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Best achievement in movies I did or didn't care about

vastleft's picture

I wasn't a great moviegoer in 2007, and I have yet to catch up with many of the Oscar-nominated films.

In fact, I've seen only six. And, frankly, the two "biggest" left me feeling a little chilly.

Few very well-made movies have made less of a lasting impression on me than No Country for Old Men and There Will Be Blood.

I don't demand a happy ending, but I do like, y'know, character arcs and just a little more understanding of the human condition along with my popcorn. Rich cinematography, bravura acting, and the muted-if-epic presence of directors whose work I've absolutely loved before don't, for me, make up for a deficit of storytelling and meaning.

More gainfully chilly was Charles Ferguson's No End in Sight, which bypassed the usual gating question of whether the U.S. invasion of Iraq was justified, and focused on how very not well the occupation was handled. Whereas Michael Moore's movies incite through entertainment, irony, and well-placed moments of poignancy, No End plants you in the cancer ward that is Bush and Rumsfeld's war. Slow-burn, sad, and true. Yet there is a character arc: the painful realization of smart, well-meaning, senior bureaucrats that the fuck-up is simply bigger than they are.

Speaking of being stuck in a ward, there is Julian Schnabel's captivating The Diving Bell and the Butterfly. The journey is somehow both existential and deeply passionate.

Possibly my favorite film of the year was Once, where an Irish busker and a Czech emigré make, as they say, beautiful music together. A gritty-yet-buoyant indie, international musical without (dare I say it?) a false note.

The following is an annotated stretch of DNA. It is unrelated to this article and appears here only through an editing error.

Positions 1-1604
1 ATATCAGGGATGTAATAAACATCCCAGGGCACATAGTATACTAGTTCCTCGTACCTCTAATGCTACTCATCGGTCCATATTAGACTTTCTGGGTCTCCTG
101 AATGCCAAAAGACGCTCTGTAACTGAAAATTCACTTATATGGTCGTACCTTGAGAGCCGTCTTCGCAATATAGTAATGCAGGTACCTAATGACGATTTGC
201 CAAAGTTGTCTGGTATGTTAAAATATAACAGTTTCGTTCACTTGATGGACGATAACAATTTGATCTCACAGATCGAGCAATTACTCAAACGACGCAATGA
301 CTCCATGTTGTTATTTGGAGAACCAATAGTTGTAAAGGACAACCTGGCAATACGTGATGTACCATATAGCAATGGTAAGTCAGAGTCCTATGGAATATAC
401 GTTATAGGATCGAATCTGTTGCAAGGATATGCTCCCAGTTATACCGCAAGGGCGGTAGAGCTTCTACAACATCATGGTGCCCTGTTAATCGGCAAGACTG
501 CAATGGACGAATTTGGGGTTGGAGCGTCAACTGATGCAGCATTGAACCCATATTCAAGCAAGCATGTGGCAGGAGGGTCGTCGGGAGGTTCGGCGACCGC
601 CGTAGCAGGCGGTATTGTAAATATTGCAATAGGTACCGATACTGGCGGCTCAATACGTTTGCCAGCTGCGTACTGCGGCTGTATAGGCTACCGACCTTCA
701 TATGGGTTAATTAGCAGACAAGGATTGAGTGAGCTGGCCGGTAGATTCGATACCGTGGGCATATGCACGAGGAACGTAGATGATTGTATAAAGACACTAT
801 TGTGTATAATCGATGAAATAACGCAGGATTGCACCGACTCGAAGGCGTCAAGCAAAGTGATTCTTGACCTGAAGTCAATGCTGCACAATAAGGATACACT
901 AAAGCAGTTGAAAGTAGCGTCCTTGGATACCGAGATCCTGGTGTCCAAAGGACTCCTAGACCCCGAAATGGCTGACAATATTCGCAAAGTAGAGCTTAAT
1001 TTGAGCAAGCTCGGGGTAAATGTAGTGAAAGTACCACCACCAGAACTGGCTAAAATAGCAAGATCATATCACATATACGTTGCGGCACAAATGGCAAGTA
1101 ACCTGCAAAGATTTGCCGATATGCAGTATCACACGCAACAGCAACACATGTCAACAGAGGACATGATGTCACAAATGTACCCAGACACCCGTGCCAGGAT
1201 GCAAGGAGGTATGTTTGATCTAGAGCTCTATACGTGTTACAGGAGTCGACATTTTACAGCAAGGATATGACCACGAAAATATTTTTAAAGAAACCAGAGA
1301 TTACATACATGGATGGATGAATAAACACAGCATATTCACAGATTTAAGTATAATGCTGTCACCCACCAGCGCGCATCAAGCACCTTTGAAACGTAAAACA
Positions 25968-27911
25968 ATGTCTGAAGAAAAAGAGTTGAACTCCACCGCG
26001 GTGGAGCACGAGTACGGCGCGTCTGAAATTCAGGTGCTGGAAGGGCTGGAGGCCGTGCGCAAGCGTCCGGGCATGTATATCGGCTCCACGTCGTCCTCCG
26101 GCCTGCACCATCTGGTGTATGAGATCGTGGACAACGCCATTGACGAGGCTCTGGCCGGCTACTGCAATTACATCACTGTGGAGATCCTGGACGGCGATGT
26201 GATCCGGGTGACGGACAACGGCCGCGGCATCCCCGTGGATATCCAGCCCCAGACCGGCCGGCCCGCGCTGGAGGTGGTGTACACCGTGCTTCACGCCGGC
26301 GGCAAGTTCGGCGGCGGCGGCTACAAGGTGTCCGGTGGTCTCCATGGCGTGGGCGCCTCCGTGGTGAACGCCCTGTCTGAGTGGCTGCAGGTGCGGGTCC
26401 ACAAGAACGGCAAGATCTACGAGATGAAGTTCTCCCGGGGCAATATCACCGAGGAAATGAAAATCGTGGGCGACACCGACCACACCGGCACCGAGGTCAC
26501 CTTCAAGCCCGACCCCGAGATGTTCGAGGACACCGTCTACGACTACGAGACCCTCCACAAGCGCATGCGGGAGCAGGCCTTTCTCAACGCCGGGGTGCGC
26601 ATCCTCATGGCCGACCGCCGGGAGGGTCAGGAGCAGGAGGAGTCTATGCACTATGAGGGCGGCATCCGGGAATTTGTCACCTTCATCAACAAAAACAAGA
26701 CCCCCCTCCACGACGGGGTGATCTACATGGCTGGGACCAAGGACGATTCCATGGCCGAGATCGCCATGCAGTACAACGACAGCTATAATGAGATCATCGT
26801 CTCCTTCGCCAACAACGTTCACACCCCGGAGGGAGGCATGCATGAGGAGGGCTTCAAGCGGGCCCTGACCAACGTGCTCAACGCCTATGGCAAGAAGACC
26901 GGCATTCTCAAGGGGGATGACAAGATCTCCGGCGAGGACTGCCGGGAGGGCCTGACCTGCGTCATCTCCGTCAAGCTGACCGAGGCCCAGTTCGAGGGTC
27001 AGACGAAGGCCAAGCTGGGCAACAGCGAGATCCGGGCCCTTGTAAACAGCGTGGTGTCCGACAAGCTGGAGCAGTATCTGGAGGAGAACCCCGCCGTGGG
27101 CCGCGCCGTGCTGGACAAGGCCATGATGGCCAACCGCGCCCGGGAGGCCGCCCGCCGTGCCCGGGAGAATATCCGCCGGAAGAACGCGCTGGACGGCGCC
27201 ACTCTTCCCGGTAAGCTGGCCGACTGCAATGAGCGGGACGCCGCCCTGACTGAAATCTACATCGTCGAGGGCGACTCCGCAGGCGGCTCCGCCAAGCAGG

Yet, one movie towers above the rest, and that is Sicko by, of course, the aforementioned Mr. Moore.

As a corrective to the hubris it generally takes to make movies, most filmmakers come to realize sooner or later that their work isn't really going to change the world. This movie just may have, as a well-timed, well-placed defibrillator on the topic of Universal Healthcare for America.

I look forward to catching up with Juno, Michael Clayton, Gone Baby Gone, and others, in hopes that there are still Hollywood (or indie-Hollywood) fictional feature films that move me. Anyone seen those or others worth a look?

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Bruce F's picture
Submitted by Bruce F on

I agree with you about No Country For Old Men. I felt it was pushing a political message that I couldn't put my finger on, and so went looking for reviews on some of the blogs that I read.

I found a long, thoughtful one at Stan Goff's Feral Scholar, here's an excerpt:

To my mind, those are the important questions of our day, and to the extent that modern cinema engages and struggles with those questions is the extent to which it remains relevant. To the extent that a film addresses those issues and reveals some truth, some sense of humanity standing up to the dehumanizing and implacable forces confronting the modern condition, that film remains important and relevant. To the extent that it fails in this challenge, it is no more than escapism – an adult version of cartoons (OK, if it is acknowledged as that.) – or nihilism, and the belief in the impossibility of finding individual meaning and dignity: a condition which the elite who run this world would love to see the great masses reduced to. Where is the nobility in this? Or are we just reviewing cartoons for our entertainment in elevated language here?


I'm going off on a little tangent here, though it does kind of come back on point.........

One of the movies that I missed this year was "Still Life" by Jia Zhang-ke. It tells the story of the devastation following the construction of the Three Gorges Dam in China. I loved his "The World" (2005). It introduced me to some of the faces behind a country I know nothing about. As long as I'm plugging - there's "Blind Shaft": a director with a Coenesque sense of humor makes a movie about coal miners in modern China.